Israel ended 2012 with a huge budget deficit, and is now facing huge spending cuts and tax increases amid slower growth. Nevertheless, in a recent interview with TheMarker a senior Finance Ministry official tried to dispel the prevailing pessimism, acknowledging policy mistakes but insisting that the economy is in better shape than is generally thought.
- Israel's economic growth slows to lowest rate in over three years
- Managers grow more bullish on economy
"The public is gloomy. It affects officials at the treasury and the Bank of Israel," the official said.
"We saw it last summer when all the newspapers ... talked about the danger of mass unemployment. When the finance minister and the governor of the Bank of Israel tried to reassure them, no one listened. The panic even reached credit rating agencies overseas. It subsided when numbers for the third quarter came out that showed unemployment has dropped," he said, adding that an overseas bond issue that was oversubscribed and sold at record low interest rates confirmed confidence in Israel.
The official, who asked not to be identified, complained: "The public's pessimism was being fed by the media, which kept warning of impending massive unemployment."
Continuing, he said, "The economy had some significant achievements and, were it not for events outside our control, 2012 would have seen a 4.7% growth rate, to everyone's acclaim." These events included the halt of natural gas deliveries from Egypt, the sharp downturn in Europe and Operation Pillar of Defense.
"Even with these the economy grew by 3.3%, or 1.5% per capita, among the highest rates for a Western country in 2012."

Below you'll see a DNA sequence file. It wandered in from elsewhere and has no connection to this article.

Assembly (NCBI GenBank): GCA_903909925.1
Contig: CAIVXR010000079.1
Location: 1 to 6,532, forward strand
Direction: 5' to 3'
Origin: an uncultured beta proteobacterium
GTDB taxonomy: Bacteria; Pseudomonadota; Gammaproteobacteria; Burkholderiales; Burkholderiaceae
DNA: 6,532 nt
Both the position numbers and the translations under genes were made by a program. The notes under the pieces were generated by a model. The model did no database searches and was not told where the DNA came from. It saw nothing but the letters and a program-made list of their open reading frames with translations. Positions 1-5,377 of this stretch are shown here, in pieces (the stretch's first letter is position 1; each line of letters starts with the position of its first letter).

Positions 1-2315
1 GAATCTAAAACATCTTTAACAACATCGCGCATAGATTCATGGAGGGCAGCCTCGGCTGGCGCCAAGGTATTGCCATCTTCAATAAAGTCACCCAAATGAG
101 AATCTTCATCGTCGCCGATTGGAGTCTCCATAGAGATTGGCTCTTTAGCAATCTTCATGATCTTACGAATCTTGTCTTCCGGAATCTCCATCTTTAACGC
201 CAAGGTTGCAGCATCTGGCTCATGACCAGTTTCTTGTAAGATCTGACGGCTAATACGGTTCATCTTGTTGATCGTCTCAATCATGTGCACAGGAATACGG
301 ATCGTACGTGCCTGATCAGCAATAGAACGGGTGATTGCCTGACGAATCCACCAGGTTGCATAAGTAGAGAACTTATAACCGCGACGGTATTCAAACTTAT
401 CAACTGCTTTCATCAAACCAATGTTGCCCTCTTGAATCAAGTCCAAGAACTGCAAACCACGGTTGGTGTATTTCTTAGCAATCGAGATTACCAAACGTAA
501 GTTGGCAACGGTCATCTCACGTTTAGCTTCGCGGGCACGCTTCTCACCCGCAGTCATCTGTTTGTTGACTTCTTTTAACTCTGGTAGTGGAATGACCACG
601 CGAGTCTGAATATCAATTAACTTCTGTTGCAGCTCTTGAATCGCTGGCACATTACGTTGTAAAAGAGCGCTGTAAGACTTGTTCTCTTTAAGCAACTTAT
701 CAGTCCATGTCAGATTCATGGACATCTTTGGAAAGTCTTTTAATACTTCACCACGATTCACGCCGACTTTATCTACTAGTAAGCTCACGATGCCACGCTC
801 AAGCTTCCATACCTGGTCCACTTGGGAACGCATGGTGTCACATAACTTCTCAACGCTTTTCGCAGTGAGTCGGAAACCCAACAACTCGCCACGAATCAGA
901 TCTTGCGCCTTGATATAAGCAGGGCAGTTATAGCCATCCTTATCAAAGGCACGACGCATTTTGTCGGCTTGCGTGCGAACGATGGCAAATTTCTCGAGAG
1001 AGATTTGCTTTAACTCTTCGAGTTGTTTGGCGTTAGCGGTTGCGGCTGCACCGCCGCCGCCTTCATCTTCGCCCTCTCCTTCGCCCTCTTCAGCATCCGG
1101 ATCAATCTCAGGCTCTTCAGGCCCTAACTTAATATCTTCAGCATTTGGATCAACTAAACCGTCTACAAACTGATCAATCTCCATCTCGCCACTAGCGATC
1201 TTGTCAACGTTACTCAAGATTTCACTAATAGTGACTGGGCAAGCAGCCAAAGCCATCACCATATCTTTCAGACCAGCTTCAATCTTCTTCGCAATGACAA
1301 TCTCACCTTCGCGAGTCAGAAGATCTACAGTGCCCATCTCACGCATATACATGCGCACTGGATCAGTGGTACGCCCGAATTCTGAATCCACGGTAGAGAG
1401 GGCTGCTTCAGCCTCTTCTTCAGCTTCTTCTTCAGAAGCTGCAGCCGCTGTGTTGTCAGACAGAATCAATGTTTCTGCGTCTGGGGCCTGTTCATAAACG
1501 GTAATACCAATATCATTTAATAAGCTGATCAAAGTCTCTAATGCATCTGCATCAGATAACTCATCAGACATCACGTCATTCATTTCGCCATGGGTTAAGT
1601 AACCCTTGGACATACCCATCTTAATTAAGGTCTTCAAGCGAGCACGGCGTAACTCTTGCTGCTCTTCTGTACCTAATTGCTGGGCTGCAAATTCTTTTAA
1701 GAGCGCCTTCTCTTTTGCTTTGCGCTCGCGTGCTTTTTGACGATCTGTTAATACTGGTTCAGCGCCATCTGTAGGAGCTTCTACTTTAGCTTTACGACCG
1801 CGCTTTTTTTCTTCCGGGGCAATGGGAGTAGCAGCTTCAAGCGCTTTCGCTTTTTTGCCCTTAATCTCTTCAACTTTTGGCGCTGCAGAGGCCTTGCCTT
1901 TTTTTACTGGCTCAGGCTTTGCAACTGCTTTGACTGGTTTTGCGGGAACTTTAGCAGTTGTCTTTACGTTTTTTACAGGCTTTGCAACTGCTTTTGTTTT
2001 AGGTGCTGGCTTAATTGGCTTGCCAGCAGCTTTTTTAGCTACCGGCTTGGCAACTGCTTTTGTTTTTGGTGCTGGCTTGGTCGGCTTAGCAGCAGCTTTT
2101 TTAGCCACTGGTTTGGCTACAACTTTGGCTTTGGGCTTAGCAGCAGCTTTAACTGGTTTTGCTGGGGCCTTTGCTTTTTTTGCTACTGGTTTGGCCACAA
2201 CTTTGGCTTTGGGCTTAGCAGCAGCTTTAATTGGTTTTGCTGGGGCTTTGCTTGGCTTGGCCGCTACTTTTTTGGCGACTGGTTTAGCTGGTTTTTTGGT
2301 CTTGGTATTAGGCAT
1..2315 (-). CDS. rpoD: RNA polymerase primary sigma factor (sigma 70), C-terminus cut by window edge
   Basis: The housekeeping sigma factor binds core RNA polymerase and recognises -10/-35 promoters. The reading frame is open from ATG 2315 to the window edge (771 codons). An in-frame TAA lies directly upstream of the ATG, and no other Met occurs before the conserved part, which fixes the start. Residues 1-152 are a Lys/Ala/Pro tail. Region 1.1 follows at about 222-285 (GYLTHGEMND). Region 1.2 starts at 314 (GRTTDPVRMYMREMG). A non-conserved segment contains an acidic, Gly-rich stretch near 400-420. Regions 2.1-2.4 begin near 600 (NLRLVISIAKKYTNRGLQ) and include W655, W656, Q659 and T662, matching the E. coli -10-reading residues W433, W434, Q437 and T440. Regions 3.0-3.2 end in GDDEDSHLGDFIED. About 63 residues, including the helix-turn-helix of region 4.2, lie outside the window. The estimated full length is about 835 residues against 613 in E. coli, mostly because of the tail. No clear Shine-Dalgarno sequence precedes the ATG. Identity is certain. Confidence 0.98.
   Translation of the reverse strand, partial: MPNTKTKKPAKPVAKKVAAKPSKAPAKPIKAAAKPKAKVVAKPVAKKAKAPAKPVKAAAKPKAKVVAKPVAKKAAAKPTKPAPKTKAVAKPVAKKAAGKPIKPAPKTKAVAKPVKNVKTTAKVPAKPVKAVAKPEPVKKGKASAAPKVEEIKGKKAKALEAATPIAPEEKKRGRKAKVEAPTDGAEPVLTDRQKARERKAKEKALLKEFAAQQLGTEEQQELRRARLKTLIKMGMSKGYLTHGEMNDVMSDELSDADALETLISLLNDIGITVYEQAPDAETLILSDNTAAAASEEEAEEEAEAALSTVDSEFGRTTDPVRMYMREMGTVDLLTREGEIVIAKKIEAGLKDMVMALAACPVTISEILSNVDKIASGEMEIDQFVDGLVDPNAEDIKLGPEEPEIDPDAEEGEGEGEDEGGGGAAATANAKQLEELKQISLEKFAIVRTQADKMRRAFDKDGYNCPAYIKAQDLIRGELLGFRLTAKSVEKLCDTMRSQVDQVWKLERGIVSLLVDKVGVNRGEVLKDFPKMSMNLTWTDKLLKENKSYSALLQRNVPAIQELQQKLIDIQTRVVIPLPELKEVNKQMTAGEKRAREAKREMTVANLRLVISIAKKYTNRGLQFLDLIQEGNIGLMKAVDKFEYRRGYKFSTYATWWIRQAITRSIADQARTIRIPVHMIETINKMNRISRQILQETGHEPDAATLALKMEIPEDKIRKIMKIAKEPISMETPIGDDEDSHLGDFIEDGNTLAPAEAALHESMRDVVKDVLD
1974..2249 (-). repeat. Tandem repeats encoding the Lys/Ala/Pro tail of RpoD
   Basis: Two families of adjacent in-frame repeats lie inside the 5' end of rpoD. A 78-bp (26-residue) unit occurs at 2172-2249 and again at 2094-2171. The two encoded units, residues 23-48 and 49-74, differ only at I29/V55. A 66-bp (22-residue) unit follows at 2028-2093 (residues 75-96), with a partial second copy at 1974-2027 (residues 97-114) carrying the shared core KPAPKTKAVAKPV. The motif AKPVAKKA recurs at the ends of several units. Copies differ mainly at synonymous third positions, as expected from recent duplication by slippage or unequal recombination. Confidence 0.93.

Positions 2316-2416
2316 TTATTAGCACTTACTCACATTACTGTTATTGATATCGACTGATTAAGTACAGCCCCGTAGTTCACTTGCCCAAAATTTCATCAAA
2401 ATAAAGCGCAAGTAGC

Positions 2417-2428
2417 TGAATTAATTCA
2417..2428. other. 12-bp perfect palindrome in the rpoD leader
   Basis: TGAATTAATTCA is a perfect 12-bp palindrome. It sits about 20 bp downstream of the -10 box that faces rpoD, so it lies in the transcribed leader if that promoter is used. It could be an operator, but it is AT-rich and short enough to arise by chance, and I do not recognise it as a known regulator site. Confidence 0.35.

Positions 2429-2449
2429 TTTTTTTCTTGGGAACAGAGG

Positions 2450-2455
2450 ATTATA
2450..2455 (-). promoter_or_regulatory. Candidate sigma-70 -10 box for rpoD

The impact of the suspension of Egyptian natural gas deliveries, a process that began in 2011, followed by the halt of deliveries from the Tethys Sea field later that year, trimmed one percentage point off economic growth in 2012. Had Israel enjoyed its full quota of natural gas this would have added two points to the growth rate, since the only available option was using more expensive fuels.
Natural gas supplies from the Tamar field will begin in 2013, which the treasury says will boost gross domestic product 3.5%. Tamar will reach full capacity in 2014, when the Finance Ministry expect GDP to grow 4%.
The senior official said the downturn in the euro zone economy was worse than anticipated, diving into negative territory. This cut Israel's GDP growth rate between 0.1 and 0.2 points, about the same amount as Operation Pillar of Defense in the Gaza Strip in November of last year.
The official dismissed any claims that the biennial budget had hampered the economy by being too inflexible to cope with changing economic conditions. "We saw the deficit early in 2012 and knew already then that the flow of gas would further diminish. We could have slashed expenditures and raised taxes at that point, but we chose not to hinder the overall growth trend. Our decisions can be criticized, but not our lack of attention and failure to address the issues," he said, adding that Bank of Israel Governor Stanley Fischer supported the strategy.
The government opted for "mild" tax hikes in September to avoid affecting growth and held off harsher tax increases amounting to NIS 14.4 billion for 2013. "We knew that the shortfall would be in the 4%-5% range, and informed international rating agencies," he said.
Senior treasury officials were surprised by the 2.5% annualized growth rate for the last quarter of 2012. They had expected the figure to be smaller because of Operation Pillar of Defense, which paralyzed much of the country for nine days and hurt tourism.